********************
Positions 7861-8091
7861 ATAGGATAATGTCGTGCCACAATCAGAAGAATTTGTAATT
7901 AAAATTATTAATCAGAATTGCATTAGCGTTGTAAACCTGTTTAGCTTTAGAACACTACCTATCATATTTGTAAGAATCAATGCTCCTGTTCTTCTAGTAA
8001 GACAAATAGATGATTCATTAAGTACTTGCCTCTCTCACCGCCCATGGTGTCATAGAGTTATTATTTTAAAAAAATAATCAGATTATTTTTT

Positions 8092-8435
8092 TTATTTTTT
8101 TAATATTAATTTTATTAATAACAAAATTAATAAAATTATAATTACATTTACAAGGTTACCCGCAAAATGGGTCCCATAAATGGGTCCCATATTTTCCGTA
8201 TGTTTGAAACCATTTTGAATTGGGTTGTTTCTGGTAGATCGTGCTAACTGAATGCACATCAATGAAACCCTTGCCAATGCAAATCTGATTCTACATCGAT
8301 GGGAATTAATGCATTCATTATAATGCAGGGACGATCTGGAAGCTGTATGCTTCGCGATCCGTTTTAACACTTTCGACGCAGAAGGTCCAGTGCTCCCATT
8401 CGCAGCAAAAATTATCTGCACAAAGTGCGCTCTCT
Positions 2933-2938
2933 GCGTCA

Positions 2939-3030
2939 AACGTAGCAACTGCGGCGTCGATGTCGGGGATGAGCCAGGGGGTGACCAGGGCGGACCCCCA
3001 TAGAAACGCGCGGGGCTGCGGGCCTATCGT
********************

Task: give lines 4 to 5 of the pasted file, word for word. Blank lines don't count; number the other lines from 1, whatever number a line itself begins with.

8001 GACAAATAGATGATTCATTAAGTACTTGCCTCTCTCACCGCCCATGGTGTCATAGAGTTATTATTTTAAAAAAATAATCAGATTATTTTTT

Positions 8092-8435